My heart swells with pride when the flag flutters in the breeze and I have a tear in my eye and a lump in my throat as military units and aging veterans go by. I can never hear the national anthem without choking back tears thinking of the many sacrifices made so I can stand proudly and proclaim I am an American. The business of politics can get pretty nasty but I am thankful I live where we can openly voice our disagreements without fear of imprisonment or death.
I admire the immigrants who left everything behind to come to a new land. I wonder what my ancestors endured coming to this country. I think of my original ancestor who was brought to these shores to fight for King George in 1774 but became a turncoat and fought for the colonists under Col. Washington. What motivated him to make such a bold move? I find a hint in the family history that was recorded the 14th Day of January 1933. It reads:
Great Grandfather Moore, whose name was James Moore was born near Dublin, Ireland, and came to this country with a regiment of Irish soldiers, attached to the British Army during the Revolutionary War. In fact, his name was not Moore, but Fitzpatrick, but being Irish, and not at all in sympathy with the British, but knowing the methods of the British in his homeland, he lost no time in leaving the British cause and enlisting in the Continental Army under Washington, and took the maiden name of his Mother, which was Moore. Since that time the name of Moore has been borne by all of his descendents.
This country has always been the land of immigrants, the melting pot of nations, and I am puzzled at the animosity toward certain groups. Each ethnic wave that came here endured a certain amount of prejudice but still people came. I am happy to say I have friends from many different nations and I call it my smorgasbord of friends. We have joyfully celebrated as each one has taken the big step to become a citizen. Over the years I have known people from Cuba, Mexico, Germany, and China who took the oath to become naturalized citizens. One of our country’s newest citizens is our neighbor, Shaheena Arthur from Pakistan, who became a citizen on June 21. She was so excited to become a citizen and our small group of neighbors who helped her celebrate was happy for her.
So bring on the parades, the bands, the flags, and the politicians. Bring on the beer, brats, and burgers and cap off the night with a grand display of fireworks. This is our nation’s birthday, its celebration of independence, and this is how we celebrate. We cannot let this momentous occasion be lost to history for if we don’t celebrate then it will be forgotten. It is a way of bringing everyone together to celebrate something we all believe in—the greatness of our nation.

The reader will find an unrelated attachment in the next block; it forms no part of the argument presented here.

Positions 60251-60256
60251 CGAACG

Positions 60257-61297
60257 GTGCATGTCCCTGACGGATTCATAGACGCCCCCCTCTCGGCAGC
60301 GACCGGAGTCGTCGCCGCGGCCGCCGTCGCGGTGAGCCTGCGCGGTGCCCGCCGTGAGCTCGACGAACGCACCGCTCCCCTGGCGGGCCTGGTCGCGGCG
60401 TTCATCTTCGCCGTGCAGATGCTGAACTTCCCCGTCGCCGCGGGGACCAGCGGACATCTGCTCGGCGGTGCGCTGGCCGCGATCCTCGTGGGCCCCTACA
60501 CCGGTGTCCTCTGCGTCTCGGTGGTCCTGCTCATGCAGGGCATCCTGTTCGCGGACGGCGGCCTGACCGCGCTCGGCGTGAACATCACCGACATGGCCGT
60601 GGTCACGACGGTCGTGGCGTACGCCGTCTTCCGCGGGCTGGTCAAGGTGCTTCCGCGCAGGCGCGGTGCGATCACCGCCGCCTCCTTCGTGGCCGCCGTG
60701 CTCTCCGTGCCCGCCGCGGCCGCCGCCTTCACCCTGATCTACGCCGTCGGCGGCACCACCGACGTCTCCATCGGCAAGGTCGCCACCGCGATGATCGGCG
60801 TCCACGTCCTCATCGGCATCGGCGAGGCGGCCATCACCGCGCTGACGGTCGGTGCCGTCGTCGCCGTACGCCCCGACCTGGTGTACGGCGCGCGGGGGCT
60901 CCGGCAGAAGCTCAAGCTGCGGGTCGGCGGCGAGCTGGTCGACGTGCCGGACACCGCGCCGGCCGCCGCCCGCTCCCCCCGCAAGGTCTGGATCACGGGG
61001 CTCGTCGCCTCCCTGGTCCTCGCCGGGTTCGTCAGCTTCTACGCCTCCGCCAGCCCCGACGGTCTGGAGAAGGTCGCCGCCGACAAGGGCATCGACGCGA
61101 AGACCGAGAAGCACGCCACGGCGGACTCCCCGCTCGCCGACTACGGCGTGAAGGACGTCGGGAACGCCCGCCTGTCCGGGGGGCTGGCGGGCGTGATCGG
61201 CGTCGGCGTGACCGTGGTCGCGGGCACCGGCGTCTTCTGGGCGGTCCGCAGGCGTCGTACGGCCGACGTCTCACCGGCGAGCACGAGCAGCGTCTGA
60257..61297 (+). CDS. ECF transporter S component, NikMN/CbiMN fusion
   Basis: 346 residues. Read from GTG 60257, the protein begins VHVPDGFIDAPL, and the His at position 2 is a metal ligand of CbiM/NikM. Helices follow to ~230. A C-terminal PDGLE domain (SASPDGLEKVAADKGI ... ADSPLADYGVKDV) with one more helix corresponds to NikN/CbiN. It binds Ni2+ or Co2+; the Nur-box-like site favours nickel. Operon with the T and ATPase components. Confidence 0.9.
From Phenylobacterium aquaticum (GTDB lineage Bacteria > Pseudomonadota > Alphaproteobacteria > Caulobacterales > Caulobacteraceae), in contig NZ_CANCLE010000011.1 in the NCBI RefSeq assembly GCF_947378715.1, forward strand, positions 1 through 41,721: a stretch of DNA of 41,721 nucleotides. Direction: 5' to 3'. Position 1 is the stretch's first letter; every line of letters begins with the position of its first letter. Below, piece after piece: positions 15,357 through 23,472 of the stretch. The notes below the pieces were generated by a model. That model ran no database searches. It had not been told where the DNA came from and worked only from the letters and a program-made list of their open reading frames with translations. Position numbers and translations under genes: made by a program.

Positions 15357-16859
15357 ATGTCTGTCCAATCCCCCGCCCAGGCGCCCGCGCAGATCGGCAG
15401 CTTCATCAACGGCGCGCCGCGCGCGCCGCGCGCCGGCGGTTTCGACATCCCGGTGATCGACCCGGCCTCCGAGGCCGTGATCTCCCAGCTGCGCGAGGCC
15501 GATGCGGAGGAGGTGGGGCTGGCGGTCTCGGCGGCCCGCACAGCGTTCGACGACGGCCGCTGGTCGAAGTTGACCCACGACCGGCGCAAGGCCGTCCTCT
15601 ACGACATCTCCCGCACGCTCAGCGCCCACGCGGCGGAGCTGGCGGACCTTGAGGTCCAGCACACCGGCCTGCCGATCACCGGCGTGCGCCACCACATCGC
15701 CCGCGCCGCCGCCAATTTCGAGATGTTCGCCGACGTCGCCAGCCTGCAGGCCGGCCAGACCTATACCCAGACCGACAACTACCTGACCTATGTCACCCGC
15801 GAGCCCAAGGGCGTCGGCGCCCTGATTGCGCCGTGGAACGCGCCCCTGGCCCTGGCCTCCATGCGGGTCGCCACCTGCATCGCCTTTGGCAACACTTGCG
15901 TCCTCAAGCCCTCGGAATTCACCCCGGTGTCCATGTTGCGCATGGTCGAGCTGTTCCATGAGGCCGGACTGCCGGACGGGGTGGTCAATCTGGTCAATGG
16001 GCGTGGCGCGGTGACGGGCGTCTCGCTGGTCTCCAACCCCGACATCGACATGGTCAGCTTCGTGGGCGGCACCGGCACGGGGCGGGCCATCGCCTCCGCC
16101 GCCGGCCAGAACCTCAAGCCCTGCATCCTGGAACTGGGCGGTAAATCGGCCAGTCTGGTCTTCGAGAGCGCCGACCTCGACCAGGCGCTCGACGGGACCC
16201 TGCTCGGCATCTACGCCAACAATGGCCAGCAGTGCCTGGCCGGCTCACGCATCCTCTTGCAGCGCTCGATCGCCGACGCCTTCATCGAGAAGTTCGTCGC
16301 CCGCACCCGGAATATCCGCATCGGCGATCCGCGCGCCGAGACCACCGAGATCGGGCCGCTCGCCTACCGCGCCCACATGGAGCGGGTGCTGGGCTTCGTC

Somehow we have all learned to live together and combine our many experiences to forge one great nation, under God, indivisible, with liberty and justice for all.
This is New Year ’s Eve and around the world people will stand together at the stroke of midnight and sing a melancholy song that, on the surface, makes absolutely no sense—Auld Lang Syne.
The title, Auld Lang Syne, literally means “old long since” or, “long, long ago”. Therefore, the first line of the song which says “for auld lang syne” is loosely translated as “for the sake of old times.
Auld Lang Syne is an old Scottish poem attributed to Robert Burns who copied down the ancient poem and probably elaborated upon it and then set it to the tune of an old Scottish folksong. It is a tribute to old friends and good times should they never be forgotten.
As 2010 fades away and we go into the unknown future of 2011, I now take a moment to remember all my friends and family and hope we never forget the good times we have had. I offer you a toast and we will drink a cup of kindness yet for auld lang syne.
Here is hoping all of you reading this will have a happy and healthy new year.